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Lathrop School gets A+ for its eighth grade promotion

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POSTED May 28, 2010 3:01 a.m.
Lathrop Elementary Principal David Silveira gets extra credit for going against the grain.

In a day and age when it seems like nobody in education – except for a special few – are willing to upset the apple cart or do anything out of the ordinary, Silveira seems to have installed a unique tradition at Lathrop Elementary that the takes the annual promotion of 8th grade students to high school and turns it into a true community function.

And he’s done so by stripping away almost all of the glitz and glamour that have turned what should be an open-collar affair into an almost circus-like event that at times has included limousines, tuxedos and fanfare that puts most high school graduations to shame.

When I arrived at Lathrop Elementary Thursday morning for the fourth 8th grade ceremony I had attended this week – and the first of three that particular day – I naturally expected that there would be a line of parents halfway around the multipurpose room that housed it for me to navigate through as I tried to find the hordes of gown-clad graduates to snap a few photos of.

But upon walking inside, I was puzzled to find that there wasn’t a gown in sight and it seemed that those who would in fact be progressing on to Lathrop High School next year – comprising the first class that will spend a full four years on campus – were happily eating breakfast with their families.

“Can you point me in the direction of the graduates?” I asked one of the men handing out programs with the names of all of the graduates on them.

“They’re pretty much scattered all over the place,” was his reply.

After reading the program to make sure I was in the right place, I found a spot near the front of the building to grab a seat and figure out how to get the best photos when a man who looked quite familiar approached me with his hand extended.

It turned out to be Silveira himself, wanting to point out that the names that were being read off at the time – honor students that all achieved GPAs above 3.0 – wasn’t the actual ceremony, which was set to begin shortly.

I cordially shook his hand, took a look around the room, and instantly felt my respect for him grow tenfold when finally figuring out what was actually going on.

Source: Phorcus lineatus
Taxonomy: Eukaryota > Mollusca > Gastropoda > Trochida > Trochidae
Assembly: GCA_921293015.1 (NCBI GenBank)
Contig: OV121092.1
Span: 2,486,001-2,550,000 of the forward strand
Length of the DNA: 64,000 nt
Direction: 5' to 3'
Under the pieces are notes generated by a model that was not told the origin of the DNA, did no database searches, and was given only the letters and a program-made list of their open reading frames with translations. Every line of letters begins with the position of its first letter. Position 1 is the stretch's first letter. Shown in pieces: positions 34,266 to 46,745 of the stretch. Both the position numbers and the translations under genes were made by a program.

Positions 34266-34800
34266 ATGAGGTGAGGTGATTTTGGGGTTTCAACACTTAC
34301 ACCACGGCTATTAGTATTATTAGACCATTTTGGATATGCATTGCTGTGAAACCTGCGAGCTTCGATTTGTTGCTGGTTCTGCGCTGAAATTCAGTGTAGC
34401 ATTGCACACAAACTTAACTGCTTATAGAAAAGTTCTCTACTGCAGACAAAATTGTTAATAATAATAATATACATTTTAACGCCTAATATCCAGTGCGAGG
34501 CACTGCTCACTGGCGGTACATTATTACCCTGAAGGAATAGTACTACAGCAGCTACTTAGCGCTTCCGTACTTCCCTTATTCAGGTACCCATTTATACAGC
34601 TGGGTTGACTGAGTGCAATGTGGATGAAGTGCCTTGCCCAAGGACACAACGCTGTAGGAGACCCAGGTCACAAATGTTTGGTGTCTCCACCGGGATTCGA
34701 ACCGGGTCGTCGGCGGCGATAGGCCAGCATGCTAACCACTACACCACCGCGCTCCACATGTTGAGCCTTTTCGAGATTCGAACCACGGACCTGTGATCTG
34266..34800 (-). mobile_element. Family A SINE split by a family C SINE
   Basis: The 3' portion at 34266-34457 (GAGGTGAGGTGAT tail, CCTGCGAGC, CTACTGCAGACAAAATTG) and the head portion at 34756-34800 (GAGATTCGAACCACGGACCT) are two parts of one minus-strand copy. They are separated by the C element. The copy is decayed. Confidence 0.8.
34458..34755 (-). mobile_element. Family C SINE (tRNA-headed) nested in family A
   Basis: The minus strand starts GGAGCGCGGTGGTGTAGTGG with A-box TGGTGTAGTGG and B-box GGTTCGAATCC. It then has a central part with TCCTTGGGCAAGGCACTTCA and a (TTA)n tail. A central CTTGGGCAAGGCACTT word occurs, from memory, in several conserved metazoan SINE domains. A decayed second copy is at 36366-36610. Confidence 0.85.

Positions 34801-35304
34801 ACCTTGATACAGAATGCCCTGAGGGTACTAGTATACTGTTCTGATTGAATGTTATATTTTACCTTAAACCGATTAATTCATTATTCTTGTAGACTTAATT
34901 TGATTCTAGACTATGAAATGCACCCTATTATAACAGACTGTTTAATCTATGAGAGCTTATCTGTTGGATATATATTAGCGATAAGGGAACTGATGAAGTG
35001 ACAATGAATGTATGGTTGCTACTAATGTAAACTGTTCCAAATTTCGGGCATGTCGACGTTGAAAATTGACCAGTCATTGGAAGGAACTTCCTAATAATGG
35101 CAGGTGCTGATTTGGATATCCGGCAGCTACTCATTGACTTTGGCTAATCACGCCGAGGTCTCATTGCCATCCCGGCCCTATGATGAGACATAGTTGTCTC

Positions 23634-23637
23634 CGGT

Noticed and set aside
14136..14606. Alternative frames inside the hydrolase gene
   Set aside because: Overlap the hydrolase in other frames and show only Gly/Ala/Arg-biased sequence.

This wasn’t your typical 8th grade “graduation” – where parents often hip-check their way to the front to get pictures of their graduate walking in and fight for the best vantage points to record the ceremony for the family vault.

In fact, it wasn’t a “graduation” at all.

It was the Lathrop Elementary 8th grade “promotion” ceremony, and the concept had single-handedly eliminated many of the things that I’ve come to loathe about covering events like this at the end of the school year.

There was a time in this country when most students wouldn’t progress much further than the 8th grade before being relegated to work in a factory in order to support their family or take to the family farm in order to learn the ropes that would be their lifelong trade.

But completing high school has become so commonplace in recent years – with programs in place to help those who are struggling and those who have had to overcome obstacles like early parenthood – that it seemed to make the 8th grade ceremony something that was, well, nothing more than ceremonial.

I couldn’t understand why my father wasn’t as enthusiastic as I when it came to picking out new dress clothes for my own 8th grade graduation.

I also couldn’t understand why he was against trophies for participation in Little League – something that I grew up thinking was completely normal.

But now that I’m a few years removed from that age, everything is coming into perfect focus.

Surely making the jump to high school is a major milestone, but it isn’t something that needs to be polarizing for the students or their families – forcing those who catch a ride to school in the family sedan to feel any less successful than those who have parents than can afford a tuxedo and a limousine to reward their student for doing what they were supposed to be doing all along. Paying attention in school, doing your homework, and progressing to the next level.

I realize that, unfortunately, not everybody who progresses on to high school will graduate.

But while California might rank lower than a state of its stature should on a national scale measuring educational success, we still have dedicated teachers, staff members, and even principals that are willing to go the extra mile to help students achieve the goals they set for themselves.

Going against the grain might seem insignificant to some, but what Silveira has done at Lathrop Elementary is give each and every one of those students moving on the motivation to spend the next four years buckling down so they can don that gown – and a cap – and receive a diploma that will open more doors for them than any 8th grade completion certificate ever could.

He hasn’t lowered the bar – he’s raised it.

Tradition in and of itself is fine, and I’m not here to say that schools that have long histories of elaborate 8th grade ceremonies are any less important than those who adopt a new format.

But failing to recognize a change that has not only unified a school but seemingly an entire community would be a disservice to those who were brave enough to adopt it in the first place.

It might be a small step forward, but it’s a step forward nonetheless.

Kudos, Principal Silveira, on putting things into the proper perspective.

Hopefully it’s only a matter of time before everybody else follows your lead.
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